The changing face of higher education and the increasing demands on academics worldwide to publish in English-medium academic journals have led to a huge increase in articles written by academics who use English as an additional language or dialect (EALD). While writers who have English as a first language, “the dominant class[,] can make deliberately or accidentally lax use of language” (Bourdieu, 1977, p. 652), EALD academics may have, or feel themselves to have, less leeway, especially when their writing is challenged by academic ‘gatekeepers’ who frequently speak English as a first language (Flowerdew & Wang, 2015). EALD writers may also feel constrained in terms of how to express themselves within academic and disciplinary conventions, and may therefore limit their use of English phraseological expressions which have the potential to make their writing richer.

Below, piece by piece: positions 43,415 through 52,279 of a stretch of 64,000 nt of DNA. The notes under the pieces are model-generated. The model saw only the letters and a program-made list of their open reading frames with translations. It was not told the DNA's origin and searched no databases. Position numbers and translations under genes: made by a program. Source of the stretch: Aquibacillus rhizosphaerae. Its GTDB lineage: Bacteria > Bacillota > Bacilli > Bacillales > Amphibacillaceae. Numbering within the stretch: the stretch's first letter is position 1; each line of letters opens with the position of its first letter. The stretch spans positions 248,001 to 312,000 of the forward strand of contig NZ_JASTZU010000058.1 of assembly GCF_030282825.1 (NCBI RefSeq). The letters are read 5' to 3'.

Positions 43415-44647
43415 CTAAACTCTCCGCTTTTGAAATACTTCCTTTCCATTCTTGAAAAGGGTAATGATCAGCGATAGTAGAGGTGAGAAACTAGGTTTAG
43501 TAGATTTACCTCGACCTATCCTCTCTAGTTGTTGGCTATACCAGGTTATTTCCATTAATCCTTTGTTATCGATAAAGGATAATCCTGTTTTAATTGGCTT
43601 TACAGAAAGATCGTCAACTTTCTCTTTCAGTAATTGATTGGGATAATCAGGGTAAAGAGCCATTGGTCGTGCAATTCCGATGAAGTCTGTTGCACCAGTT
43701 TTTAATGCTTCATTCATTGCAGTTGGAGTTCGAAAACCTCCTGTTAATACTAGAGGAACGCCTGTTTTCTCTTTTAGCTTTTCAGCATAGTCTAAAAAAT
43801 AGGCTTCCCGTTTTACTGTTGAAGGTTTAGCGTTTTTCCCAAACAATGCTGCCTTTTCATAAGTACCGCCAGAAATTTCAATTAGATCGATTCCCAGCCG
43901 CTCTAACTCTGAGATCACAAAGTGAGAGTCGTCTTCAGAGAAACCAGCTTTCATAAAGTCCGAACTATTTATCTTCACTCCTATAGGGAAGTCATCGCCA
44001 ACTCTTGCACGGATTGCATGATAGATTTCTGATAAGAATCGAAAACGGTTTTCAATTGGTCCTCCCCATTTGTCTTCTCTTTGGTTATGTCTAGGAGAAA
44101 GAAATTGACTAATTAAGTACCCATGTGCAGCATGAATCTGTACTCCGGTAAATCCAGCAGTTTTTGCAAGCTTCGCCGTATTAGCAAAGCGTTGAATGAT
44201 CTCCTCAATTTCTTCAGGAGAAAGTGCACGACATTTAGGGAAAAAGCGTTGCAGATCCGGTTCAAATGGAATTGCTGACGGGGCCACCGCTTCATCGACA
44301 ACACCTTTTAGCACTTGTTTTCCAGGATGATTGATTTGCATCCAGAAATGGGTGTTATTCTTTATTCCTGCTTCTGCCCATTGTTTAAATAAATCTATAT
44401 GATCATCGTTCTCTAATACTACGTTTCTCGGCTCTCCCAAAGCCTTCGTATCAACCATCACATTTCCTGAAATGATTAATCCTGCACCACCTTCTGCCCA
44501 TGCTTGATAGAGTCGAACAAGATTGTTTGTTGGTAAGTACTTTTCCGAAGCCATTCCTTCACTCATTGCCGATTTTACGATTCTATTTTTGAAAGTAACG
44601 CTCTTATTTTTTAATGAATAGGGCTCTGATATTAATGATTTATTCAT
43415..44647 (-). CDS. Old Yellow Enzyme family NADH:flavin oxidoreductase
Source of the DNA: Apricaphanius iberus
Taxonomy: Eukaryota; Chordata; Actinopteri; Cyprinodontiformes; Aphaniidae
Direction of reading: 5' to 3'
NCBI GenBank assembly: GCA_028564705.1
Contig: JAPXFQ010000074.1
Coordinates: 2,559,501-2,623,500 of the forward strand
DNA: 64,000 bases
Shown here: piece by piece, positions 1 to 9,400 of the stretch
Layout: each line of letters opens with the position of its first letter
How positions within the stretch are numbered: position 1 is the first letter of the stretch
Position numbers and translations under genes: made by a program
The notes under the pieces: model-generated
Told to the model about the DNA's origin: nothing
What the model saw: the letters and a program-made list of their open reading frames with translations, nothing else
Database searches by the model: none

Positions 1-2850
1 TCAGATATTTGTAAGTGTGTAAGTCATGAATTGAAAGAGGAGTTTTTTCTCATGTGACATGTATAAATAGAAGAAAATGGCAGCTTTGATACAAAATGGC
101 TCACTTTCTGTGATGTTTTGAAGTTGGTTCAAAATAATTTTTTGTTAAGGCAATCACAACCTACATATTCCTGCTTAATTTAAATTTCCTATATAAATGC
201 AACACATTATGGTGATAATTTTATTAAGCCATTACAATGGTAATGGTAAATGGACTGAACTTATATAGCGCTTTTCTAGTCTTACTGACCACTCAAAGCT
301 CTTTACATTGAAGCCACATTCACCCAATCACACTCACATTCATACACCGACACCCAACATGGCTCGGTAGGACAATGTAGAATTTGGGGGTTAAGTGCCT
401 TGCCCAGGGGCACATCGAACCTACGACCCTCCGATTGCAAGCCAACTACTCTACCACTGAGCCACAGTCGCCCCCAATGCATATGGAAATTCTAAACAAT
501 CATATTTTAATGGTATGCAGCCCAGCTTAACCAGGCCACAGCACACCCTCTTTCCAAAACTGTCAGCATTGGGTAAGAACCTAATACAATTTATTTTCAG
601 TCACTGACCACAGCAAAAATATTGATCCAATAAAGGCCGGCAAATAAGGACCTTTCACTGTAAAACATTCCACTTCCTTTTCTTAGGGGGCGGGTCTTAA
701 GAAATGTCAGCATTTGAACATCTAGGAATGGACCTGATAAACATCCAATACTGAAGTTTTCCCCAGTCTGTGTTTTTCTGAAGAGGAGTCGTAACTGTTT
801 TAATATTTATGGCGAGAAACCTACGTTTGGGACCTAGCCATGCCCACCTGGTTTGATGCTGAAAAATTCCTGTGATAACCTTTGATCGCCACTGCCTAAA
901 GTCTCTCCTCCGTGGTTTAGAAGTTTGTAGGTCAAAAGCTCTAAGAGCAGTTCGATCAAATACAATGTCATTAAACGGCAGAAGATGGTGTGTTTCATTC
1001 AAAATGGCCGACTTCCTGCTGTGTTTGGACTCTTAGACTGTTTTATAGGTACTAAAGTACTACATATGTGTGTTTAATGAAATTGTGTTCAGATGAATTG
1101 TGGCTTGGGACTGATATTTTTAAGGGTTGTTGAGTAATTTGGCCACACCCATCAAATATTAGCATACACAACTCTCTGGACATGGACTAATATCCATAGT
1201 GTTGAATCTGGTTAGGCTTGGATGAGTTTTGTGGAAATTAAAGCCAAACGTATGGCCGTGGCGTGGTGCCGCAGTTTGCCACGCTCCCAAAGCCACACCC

In this study, I appropriate the term ‘phraseological identity’ to refer to an academic author’s use of phraseological units such as idioms to establish their identity as a writer in an international disciplinary community of practice. The study aims to discover EALD academics’ views on the use of 41 idiomatic expressions commonly used in English academic writing, as well as their experiences of academic writing and publishing in English, in order to examine the phraseological identity of EALD academic writers.
To find out more about Dr Julia Millers research or contact her, visit her Researcher page: https://researchers.adelaide.edu.au/profile/julia.miller
Bourdieu, P. (1977). The economics of linguistic exchanges. Information (International Social Science Council), 16(6), 645-668. doi: 10.1177/053901847701600601
Flowerdew, J., & Wang, S. H. (2015). Identity in academic discourse. Annual Review of Applied Linguistics, 35, 81-99. doi: 10.1017/S026719051400021X